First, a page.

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The effect of decongestion on nasal airway patency and airflow

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Title: The effect of decongestion on nasal airway patency and airflow
Authors: Doorly, D
Xiao, Q
Bates, A
Cetto, R
Item Type: Journal Article
Abstract: Nasal decongestant reduces blood flow to the nasal turbinates, reducing tissue volume and increasing nasal airway patency. This study maps the changes in nasal anatomy and measures how these changes affect nasal resistance, flow partitioning between superior and inferior cavity, flow patterns and wall shear stress. High-resolution MRI was applied to capture nasal anatomy in 10 healthy subjects before and after application of a topical decongestant. Computational fluid dynamics simulated nasal airflow at steady inspiratory flow rates of 15 L.min−1 and 30 L.min−1. The results show decongestion mainly increases the cross-sectional area in the turbinate region and SAVR is reduced (median approximately 40% reduction) in middle and lower parts of the cavity. Decongestion reduces nasal resistance by 50% on average, while in the posterior cavity, nasal resistance decreases by a median factor of approximately 3 after decongestion. We also find decongestant regularises nasal airflow and alters the partitioning of flow, significantly decreasing flow through the superior portions of the nasal cavity. By comparing nasal anatomies and airflow in their normal state with that when pharmacologically decongested, this study provides data for a broad range of anatomy and airflow conditions, which may help characterize the extent of nasal variability.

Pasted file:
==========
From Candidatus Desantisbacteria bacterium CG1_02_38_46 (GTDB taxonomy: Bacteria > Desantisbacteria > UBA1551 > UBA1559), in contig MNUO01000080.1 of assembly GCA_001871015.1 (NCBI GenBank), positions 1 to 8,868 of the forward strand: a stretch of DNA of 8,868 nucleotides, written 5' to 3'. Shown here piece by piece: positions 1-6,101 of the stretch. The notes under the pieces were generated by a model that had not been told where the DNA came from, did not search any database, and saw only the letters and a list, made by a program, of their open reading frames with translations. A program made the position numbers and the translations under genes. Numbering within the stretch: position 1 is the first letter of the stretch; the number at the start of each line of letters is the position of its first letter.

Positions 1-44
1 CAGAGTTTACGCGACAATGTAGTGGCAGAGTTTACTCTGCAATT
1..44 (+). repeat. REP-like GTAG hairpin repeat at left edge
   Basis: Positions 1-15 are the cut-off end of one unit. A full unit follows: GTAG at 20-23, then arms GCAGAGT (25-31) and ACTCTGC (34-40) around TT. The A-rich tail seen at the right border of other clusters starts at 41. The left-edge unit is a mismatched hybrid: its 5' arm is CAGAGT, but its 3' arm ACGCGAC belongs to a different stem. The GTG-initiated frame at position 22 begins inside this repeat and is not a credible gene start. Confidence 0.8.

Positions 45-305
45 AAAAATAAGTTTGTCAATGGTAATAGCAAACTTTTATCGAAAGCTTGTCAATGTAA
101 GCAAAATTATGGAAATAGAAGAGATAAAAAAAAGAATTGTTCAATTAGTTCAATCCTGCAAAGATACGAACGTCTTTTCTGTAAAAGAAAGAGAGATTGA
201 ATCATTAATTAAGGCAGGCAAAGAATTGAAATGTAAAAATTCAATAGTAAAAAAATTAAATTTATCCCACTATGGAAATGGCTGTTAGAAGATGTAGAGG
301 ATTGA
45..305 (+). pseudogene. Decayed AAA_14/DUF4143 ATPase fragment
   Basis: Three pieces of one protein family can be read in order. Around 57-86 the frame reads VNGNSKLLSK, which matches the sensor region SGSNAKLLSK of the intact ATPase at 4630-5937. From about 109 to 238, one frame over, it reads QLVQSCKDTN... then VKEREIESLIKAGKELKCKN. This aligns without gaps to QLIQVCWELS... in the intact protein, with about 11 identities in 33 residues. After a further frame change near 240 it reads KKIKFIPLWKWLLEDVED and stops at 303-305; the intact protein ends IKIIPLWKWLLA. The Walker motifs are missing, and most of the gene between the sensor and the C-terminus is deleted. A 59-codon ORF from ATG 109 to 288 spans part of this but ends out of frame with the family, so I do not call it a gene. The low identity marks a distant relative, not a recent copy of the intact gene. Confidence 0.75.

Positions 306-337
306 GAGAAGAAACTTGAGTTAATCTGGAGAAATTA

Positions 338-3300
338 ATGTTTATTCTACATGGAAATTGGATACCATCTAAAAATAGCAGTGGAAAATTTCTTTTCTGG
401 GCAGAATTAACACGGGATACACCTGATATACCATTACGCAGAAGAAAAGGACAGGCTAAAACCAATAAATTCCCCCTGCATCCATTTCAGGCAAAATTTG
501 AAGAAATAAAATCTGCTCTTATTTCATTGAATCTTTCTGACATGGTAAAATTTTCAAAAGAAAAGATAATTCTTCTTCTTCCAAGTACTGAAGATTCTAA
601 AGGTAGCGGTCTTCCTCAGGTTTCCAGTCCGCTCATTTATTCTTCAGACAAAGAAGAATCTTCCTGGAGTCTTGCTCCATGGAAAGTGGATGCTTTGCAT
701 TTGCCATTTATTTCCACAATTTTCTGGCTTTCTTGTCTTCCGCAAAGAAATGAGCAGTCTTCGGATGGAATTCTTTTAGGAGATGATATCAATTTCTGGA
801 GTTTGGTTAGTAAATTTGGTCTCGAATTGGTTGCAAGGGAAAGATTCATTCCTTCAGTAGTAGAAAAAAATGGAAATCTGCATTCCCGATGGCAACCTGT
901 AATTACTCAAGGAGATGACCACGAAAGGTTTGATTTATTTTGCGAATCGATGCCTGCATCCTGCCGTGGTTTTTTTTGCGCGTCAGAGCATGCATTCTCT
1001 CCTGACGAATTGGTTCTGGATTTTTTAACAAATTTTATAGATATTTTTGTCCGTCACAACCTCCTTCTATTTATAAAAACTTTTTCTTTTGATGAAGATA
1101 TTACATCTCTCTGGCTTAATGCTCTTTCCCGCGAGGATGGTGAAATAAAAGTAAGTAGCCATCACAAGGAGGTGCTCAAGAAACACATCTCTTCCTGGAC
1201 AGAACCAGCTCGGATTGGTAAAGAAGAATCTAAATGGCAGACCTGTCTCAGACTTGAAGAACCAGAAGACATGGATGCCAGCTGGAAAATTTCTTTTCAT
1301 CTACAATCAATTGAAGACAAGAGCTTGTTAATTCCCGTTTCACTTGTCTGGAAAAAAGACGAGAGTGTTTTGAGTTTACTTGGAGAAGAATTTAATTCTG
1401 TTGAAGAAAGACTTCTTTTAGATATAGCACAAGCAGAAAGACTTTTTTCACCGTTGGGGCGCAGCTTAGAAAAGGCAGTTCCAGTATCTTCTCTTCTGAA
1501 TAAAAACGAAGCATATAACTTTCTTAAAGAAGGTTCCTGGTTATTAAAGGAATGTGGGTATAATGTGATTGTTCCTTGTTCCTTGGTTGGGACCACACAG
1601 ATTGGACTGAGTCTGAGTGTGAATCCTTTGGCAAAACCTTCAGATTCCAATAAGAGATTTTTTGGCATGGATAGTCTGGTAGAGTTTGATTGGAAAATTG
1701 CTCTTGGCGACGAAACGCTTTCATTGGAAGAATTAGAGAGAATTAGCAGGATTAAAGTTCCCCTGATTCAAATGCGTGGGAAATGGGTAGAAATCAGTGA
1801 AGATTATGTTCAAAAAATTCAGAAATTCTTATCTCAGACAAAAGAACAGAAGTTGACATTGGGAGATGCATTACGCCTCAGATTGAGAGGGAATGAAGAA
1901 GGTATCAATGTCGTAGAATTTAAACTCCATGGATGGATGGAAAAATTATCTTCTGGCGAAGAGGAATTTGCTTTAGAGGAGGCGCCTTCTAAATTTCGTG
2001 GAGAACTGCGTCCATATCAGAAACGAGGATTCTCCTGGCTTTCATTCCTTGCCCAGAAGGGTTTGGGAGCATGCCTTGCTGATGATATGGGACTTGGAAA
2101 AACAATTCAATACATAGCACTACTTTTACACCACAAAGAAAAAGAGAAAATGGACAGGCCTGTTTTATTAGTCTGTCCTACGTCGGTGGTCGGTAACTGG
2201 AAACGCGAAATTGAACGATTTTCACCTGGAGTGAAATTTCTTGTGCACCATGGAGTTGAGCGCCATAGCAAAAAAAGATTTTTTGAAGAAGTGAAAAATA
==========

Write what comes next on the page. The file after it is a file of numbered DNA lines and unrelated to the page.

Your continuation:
Issue Date: 13-Jul-2021
Date of Acceptance: 28-Jun-2021
URI: http://hdl.handle.net/10044/1/90717
DOI: 10.1038/s41598-021-93769-6
ISSN: 2045-2322
Publisher: Springer
Start Page: 1
End Page: 13
Journal / Book Title: Nature Scientific Reports
Volume: 11
Issue: 14410
Copyright Statement: © The Author(s) 2021. Open Access This article is licensed under a Creative Commons Attribution 4.0 International License, which permits use, sharing, adaptation, distribution and reproduction in any medium or format, as long as you give appropriate credit to the original author(s) and the source, provide a link to the Creative Commons licence, and indicate if changes were made. The images or other third party material in this article are included in the article's Creative Commons licence, unless indicated otherwise in a credit line to the material. If material is not included in the article's Creative Commons licence and your intended use is not permitted by statutory regulation or exceeds the permitted use, you will need to obtain permission directly from the copyright holder. To view a copy of this licence, visit http://creativecommons.org/licenses/by/4.0/.
Publication Status: Published
Online Publication Date: 2021-07-13
Appears in Collections:Aeronautics

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